Expanded team-based care bringing more doctors, nurses, improved health care for people in south Okanagan (flickr.com)

Media Contacts

Jimmy Smith

Deputy Communications Director
Office of the Premier

Ministry of Health

250 952-1887 (media line)


Facts about the south Okanagan-Similkameen PCN

Communities throughout the province are coming together to plan and create primary care networks (PCNs). PCNs are local community-based networks of family practitioners that plan and deliver the primary care needs of a community – in some ways this is similar to how school districts work together to plan and deliver education services. 

PCNs can include family doctors, nurse practitioners, registered nurses, pharmacists, physiotherapists, social workers, midwives, mental-health professionals, First Nations and community providers and others, depending on the needs of the people who live there. These teams will include existing family doctor offices, nurse practitioners, services offered at health-authority facilities, community-health service organizations and more. 

Each PCN will offer programs and services to help patients manage their health. Family doctors and nurse practitioners, working with a team of health professionals, will work together to address health and wellness concerns and help people achieve their health goals.

Each PCN designs programs and services to best meet local needs, which vary by community and region, while integrating into the broader health system to provide wraparound care.

Of the people in the south Okanagan-Similkameen region, approximately 9,000 patients are in the Health Connect Registry and have indicated they are looking for a family physician or nurse practitioner. Their needs will be addressed by the primary care network and associated strategies.

The initial approval for the south Okanagan-Similkameen PCN was for approximately 24.0 full-time equivalent (FTE) health-care providers dedicated to the PCN. Through the PCN Rural Growth Plan, the total approved FTE increased to 41.75.

As of April 1, 2024, 36.2 FTEs have been hired, which include:

  • 6.2 family physicians
  • 8.5 FTE nurse practitioners
  • 5.0 FTE registered nurses
  • 11.5 FTE allied health providers, including social workers, dietitians, community workers, mental-health and substance-use counsellors, and physiotherapists
  • 1.0 FTE clinical pharmacists
  • 2.0 FTE Traditional Healers
  • 2.0 non-clinical support staff

The establishment and expansion of primary care networks mean that many more patients:

  • who don’t have a regular primary care provider, such as a family doctor or nurse practitioner, will be able to get one;
  • will have an ongoing relationship with their primary care provider, which is important for their life-long health;
  • will get access to faster, more convenient care from their doctor or nurse practitioner and the care team;
  • will be provided and connected with a range of appropriate and accessible services and supports;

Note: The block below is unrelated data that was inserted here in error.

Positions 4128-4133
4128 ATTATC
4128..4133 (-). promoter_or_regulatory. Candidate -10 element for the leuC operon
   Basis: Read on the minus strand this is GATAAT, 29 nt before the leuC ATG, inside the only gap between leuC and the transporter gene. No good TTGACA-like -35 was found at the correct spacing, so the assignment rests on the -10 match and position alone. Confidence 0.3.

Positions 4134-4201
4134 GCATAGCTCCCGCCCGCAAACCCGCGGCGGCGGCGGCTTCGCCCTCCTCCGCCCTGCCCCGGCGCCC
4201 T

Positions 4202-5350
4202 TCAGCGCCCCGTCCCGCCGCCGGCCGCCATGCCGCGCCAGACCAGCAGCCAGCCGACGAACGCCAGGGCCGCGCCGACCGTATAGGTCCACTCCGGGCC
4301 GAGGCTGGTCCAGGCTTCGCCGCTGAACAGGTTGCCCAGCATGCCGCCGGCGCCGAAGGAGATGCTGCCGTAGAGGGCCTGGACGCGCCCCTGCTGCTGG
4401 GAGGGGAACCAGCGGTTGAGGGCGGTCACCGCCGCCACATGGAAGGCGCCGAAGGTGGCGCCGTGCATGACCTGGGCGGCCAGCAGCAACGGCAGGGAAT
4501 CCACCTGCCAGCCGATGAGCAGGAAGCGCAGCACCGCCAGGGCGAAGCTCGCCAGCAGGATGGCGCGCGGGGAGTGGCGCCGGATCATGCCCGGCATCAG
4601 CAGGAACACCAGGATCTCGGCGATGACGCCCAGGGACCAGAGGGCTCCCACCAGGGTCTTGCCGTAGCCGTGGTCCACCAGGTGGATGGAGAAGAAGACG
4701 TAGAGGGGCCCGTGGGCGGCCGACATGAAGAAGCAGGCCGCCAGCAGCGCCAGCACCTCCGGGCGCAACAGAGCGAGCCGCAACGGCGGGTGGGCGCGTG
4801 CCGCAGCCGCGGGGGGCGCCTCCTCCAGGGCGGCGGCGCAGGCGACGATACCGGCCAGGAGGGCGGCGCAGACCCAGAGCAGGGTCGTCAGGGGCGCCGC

• will be informed about all aspects of their care in community; and
  • will know where to go to get the care they need, even on evenings and weekends.
What people are saying about the south Okanagan-Similkameen PCN

Susan Brown, president and CEO, Interior Health –

“An expanded primary care network into the south Okanagan-Similkameen communities connects more people with the range of services and supports they need to access care early and stay healthy.”

Dr. Jennifer Begin, board chair, South Okanagan Similkameen (SOS) Division of Family Practice –

“As a doctor working in team-based care in Penticton, we value allied health and nursing support for our patients in our clinics. The South Okanagan-Similkameen region was one of the first to hire primary care network positions in B.C. back in 2019 and we are pleased that all of the SOS communities now benefit from these resources with the expansion into our rural communities. We encourage anyone still needing a doctor or nurse practitioner to sign up with the provincial Health Connect Registry and not to call clinics directly as that takes time away from patient care.”

Bernice Budz, CEO, Nurses and Nurse Practitioners of BC –

“The Association of the Nurses and Nurse Practitioners of BC is pleased that the knowledge, skills and expertise of the entire health-care team will improve access to health care for people in B.C. through the expansion of the primary care network. We believe that this approach will be pivotal in ensuring B.C. families feel connected to their health-care team and we are excited to see the growth of primary care networks in B.C.”

Martin Johansen, mayor of Oliver –

“Approval of the Rural Growth Plan and expansion of the primary care network for the south Okanagan-Similkameen is exciting news. More people getting access to health care closer to home is a priority and a much-appreciated investment in our rural communities.”

Celeste Keller, registered dietitian, south Okanagan-Similkameen primary care network –

“It is great to see how the allied health team works together with physicians and nurse practitioners to support patients in their clinic. It makes for a familiar and safe space for patients, and ensures people get care in a timely manner.”